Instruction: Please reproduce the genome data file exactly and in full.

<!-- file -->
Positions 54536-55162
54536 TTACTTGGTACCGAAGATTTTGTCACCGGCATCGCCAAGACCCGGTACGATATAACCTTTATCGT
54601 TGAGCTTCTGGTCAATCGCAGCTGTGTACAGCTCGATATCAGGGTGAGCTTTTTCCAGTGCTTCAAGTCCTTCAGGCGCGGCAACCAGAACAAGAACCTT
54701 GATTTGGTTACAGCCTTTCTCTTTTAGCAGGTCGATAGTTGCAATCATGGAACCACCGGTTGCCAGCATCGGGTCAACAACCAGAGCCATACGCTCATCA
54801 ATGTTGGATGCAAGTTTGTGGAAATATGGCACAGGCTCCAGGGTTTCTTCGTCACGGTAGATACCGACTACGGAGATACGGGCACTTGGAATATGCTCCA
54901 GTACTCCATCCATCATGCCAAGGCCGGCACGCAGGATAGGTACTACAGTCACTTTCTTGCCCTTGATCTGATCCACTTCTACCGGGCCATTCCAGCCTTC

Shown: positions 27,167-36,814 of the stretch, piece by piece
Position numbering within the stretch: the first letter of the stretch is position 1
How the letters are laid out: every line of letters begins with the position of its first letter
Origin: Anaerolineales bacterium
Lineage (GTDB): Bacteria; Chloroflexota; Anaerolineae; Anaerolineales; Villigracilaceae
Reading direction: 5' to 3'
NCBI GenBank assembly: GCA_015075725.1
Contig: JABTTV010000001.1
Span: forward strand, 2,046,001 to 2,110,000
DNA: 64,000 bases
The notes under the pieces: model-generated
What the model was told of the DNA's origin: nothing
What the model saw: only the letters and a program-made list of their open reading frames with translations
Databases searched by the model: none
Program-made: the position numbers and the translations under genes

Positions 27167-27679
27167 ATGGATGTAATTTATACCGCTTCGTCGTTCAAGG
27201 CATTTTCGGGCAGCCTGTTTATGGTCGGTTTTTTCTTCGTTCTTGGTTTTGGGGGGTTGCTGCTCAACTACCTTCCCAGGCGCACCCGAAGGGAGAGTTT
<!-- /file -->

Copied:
Positions 54536-55162
54536 TTACTTGGTACCGAAGATTTTGTCACCGGCATCGCCAAGACCCGGTACGATATAACCTTTATCGT
54601 TGAGCTTCTGGTCAATCGCAGCTGTGTACAGCTCGATATCAGGGTGAGCTTTTTCCAGTGCTTCAAGTCCTTCAGGCGCGGCAACCAGAACAAGAACCTT
54701 GATTTGGTTACAGCCTTTCTCTTTTAGCAGGTCGATAGTTGCAATCATGGAACCACCGGTTGCCAGCATCGGGTCAACAACCAGAGCCATACGCTCATCA
54801 ATGTTGGATGCAAGTTTGTGGAAATATGGCACAGGCTCCAGGGTTTCTTCGTCACGGTAGATACCGACTACGGAGATACGGGCACTTGGAATATGCTCCA
54901 GTACTCCATCCATCATGCCAAGGCCGGCACGCAGGATAGGTACTACAGTCACTTTCTTGCCCTTGATCTGATCCACTTCTACCGGGCCATTCCAGCCTTC

Shown: positions 27,167-36,814 of the stretch, piece by piece
Position numbering within the stretch: the first letter of the stretch is position 1
How the letters are laid out: every line of letters begins with the position of its first letter
Origin: Anaerolineales bacterium
Lineage (GTDB): Bacteria; Chloroflexota; Anaerolineae; Anaerolineales; Villigracilaceae
Reading direction: 5' to 3'
NCBI GenBank assembly: GCA_015075725.1
Contig: JABTTV010000001.1
Span: forward strand, 2,046,001 to 2,110,000
DNA: 64,000 bases
The notes under the pieces: model-generated
What the model was told of the DNA's origin: nothing
What the model saw: only the letters and a program-made list of their open reading frames with translations
Databases searched by the model: none
Program-made: the position numbers and the translations under genes

Positions 27167-27679
27167 ATGGATGTAATTTATACCGCTTCGTCGTTCAAGG
27201 CATTTTCGGGCAGCCTGTTTATGGTCGGTTTTTTCTTCGTTCTTGGTTTTGGGGGGTTGCTGCTCAACTACCTTCCCAGGCGCACCCGAAGGGAGAGTTT